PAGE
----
Amid talk of the 50th anniversary of Moore’s Law, one may be tempted to ask: so what? Three years before co-founding Intel, Gordon Moore observed that transistors would decrease in cost and increase in performance at an exponential rate.
Moore made his observation in a now-defunct trade rag in April 1965 to… not much fanfare. Most people – including Moore – don’t remember a reaction at all. Fifty years on, only the most devoted chip and materials science fanatics seem to care about transistor counts, “finFet” structures and “III-V” materials. Talk of Moore’s Law seems best confined to museums and small gatherings of techno-nerds. It’s history. Or is it?
Quietly and stealthily, Moore’s Law continues to be a revolutionary force. Those who ignore it, do so at their own peril. Those who grasp its true implication and leverage the magic stand a chance of becoming successful and maybe even revolutionary.
Google may be an example. Veteran journalist Steven Levy recently theorized about how Moore’s Law made Google possible. When Larry Page developed the idea that would become Google Search, he had the power of Moore’s Law in mind.
Levy writes: “When (Page’s) thesis professor noted that such a task meant capturing the whole web on Stanford’s local servers, Page was unfazed. With a firm grip of how much more powerful and cheap tomorrow’s technology would be, he realized such a feat would eventually be relatively trivial.”
Moore’s Law certainly isn’t the only secret to success in technology and related fields. But its often-fundamental role is inescapable, if largely invisible. Around the time Moore made his observation in the 1960s, transistors, the basic building blocks of the digital economy, were selling for $150 each. Today, a transistor costs 140 millionth of a cent. Put another way, you can buy 70,000 transistors for a single penny.
That exponential force and all that it brings – stunning decreases in prices, dramatic increases in performance and better energy efficiency – underpins such innovation as the smartphone, drones, genome analysis and wearable computing. Not only does Moore’s Law make the very idea of the smartphone possible, it means it has the same compute power as the fastest supercomputers had in the mid-1990s.
For entrepreneurs, Moore’s Law means that starting a data-intensive company – which used to require spending millions of dollars on servers, networking and networking equipment – now simply requires a great idea and the ability to rent computing capabilities.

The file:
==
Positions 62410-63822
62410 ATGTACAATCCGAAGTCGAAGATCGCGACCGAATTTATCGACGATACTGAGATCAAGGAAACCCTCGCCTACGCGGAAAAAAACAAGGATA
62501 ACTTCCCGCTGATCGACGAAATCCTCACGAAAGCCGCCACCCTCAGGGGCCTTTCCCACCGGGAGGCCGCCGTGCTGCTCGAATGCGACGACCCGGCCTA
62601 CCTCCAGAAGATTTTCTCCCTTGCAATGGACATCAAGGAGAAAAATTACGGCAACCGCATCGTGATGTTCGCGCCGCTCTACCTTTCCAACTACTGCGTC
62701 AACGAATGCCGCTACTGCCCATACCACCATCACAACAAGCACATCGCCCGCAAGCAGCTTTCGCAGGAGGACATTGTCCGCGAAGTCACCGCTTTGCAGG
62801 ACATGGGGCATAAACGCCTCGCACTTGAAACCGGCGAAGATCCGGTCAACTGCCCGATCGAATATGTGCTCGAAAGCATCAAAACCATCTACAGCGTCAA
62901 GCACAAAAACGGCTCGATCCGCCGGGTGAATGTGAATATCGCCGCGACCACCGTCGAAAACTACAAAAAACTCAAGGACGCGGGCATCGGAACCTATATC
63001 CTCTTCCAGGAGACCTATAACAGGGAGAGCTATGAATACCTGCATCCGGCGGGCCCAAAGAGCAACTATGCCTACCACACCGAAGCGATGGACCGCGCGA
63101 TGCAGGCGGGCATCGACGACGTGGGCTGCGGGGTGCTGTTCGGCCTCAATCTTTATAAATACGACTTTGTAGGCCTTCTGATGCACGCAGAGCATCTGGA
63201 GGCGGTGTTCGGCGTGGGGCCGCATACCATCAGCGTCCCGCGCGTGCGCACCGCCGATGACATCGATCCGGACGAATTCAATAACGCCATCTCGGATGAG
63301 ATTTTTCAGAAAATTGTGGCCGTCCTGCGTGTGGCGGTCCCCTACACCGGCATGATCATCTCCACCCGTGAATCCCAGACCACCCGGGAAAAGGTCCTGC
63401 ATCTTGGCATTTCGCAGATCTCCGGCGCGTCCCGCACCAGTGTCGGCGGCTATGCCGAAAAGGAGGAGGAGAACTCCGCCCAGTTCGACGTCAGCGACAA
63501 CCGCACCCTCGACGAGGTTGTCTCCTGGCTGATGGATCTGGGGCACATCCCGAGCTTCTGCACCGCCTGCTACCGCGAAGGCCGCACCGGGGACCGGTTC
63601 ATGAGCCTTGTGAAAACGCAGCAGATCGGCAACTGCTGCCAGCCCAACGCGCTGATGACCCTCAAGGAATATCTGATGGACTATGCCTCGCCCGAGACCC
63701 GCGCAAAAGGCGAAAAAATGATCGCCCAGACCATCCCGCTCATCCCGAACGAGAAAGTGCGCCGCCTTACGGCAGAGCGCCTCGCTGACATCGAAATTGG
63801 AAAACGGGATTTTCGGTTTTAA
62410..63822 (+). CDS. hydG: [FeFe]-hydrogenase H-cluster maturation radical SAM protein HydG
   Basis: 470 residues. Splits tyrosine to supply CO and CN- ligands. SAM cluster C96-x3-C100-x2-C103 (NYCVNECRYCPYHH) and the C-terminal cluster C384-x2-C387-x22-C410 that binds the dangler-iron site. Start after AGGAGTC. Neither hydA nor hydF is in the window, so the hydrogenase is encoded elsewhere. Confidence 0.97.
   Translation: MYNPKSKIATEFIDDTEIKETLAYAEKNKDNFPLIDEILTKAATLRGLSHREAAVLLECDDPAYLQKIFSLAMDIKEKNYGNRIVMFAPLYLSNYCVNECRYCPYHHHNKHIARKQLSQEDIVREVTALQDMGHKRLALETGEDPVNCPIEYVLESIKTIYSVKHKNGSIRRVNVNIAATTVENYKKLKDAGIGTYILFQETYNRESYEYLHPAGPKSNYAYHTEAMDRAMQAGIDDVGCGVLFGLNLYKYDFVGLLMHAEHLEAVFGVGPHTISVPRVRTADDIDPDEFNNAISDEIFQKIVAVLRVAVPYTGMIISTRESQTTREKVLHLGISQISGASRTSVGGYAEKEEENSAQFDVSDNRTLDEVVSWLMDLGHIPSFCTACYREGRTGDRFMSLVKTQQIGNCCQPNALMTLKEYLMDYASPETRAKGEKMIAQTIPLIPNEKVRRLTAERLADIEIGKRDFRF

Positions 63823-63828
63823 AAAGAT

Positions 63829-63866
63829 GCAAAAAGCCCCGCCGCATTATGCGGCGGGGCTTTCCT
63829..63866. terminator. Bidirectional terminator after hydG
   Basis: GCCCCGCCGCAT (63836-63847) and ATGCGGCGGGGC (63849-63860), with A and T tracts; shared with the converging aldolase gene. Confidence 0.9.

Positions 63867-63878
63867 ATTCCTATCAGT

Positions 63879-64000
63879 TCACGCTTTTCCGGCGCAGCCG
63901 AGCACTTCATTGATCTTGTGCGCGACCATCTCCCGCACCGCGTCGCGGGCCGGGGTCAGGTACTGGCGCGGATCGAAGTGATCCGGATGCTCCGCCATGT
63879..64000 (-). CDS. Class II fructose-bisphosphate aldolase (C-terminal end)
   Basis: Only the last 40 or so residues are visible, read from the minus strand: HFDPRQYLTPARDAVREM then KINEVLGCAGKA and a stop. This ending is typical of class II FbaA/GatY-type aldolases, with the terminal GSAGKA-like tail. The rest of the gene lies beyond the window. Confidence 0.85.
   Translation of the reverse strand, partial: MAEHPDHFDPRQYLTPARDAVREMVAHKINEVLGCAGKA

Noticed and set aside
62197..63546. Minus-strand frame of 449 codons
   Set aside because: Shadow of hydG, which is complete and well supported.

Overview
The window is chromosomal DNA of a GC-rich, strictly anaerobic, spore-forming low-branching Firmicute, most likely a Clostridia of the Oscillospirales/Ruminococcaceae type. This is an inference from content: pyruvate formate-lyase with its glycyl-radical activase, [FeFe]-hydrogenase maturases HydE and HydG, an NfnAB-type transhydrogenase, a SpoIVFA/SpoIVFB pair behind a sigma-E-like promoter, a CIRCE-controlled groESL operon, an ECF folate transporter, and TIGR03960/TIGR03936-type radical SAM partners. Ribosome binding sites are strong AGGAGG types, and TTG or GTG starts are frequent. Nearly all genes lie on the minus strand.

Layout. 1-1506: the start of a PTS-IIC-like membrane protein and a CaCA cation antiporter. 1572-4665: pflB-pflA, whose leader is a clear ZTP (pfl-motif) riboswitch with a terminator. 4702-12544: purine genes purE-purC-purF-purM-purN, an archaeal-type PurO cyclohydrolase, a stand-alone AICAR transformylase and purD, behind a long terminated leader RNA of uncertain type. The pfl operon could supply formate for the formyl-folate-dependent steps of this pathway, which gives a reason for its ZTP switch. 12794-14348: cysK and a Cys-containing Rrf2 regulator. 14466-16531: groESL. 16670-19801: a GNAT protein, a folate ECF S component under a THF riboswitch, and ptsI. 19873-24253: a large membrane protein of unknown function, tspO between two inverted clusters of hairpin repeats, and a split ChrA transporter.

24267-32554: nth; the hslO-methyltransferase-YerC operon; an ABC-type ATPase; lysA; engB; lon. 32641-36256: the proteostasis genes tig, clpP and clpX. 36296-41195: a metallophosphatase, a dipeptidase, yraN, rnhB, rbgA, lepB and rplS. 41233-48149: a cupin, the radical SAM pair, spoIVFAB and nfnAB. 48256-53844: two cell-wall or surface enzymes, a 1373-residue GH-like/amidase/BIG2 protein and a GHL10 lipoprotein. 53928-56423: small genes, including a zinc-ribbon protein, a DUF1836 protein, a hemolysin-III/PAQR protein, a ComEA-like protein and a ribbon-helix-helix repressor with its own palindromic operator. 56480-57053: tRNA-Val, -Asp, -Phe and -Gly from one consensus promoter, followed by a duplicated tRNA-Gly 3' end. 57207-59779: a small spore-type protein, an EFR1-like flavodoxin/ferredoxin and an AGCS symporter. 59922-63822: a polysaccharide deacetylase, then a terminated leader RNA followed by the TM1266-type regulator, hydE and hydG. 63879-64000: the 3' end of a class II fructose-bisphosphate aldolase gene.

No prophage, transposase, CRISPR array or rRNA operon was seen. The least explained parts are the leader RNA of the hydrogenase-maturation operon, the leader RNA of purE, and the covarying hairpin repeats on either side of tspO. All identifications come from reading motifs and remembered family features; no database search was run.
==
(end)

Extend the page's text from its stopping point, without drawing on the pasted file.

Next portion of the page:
As Levy writes: “Businesses in virtually every sector are being challenged — and in some cases shut down — by young entrepreneurs applying Moore’s Law. (Call it the Uberization of everything.) It’s quite probable that on someone’s drawing board right now is a project that will change our lives and earn billions — but is a funding challenge because the pitch sounds, well, crazy.”
What’s an entrepreneur to do about all this?
Clearly, you can do worse than try to comprehend and exploit the exponential power of Moore’s Law. It’s difficult for humans to think exponentially – it seems crazy – but it often pays big dividends.
Perhaps the last word might best come from Moore himself.
“My feeling has been that you identify the products, the areas where you want to do something and then, if it makes sense, start a new concern. So many entrepreneurs today seem to approach things the other way around. They decide they want to start a new company and then start looking for an idea that they could exploit. Some of these will turn out to be big deals, you know, such as Google. A lot of them will turn out to be kind of a flash in the pan that, for a short period, will be successful but then will be displaced by something else. I guess if I would give current and future entrepreneurs advice it would be to look for how you can make a long-term enterprise out of what you’re trying to do rather than just a short-term success.”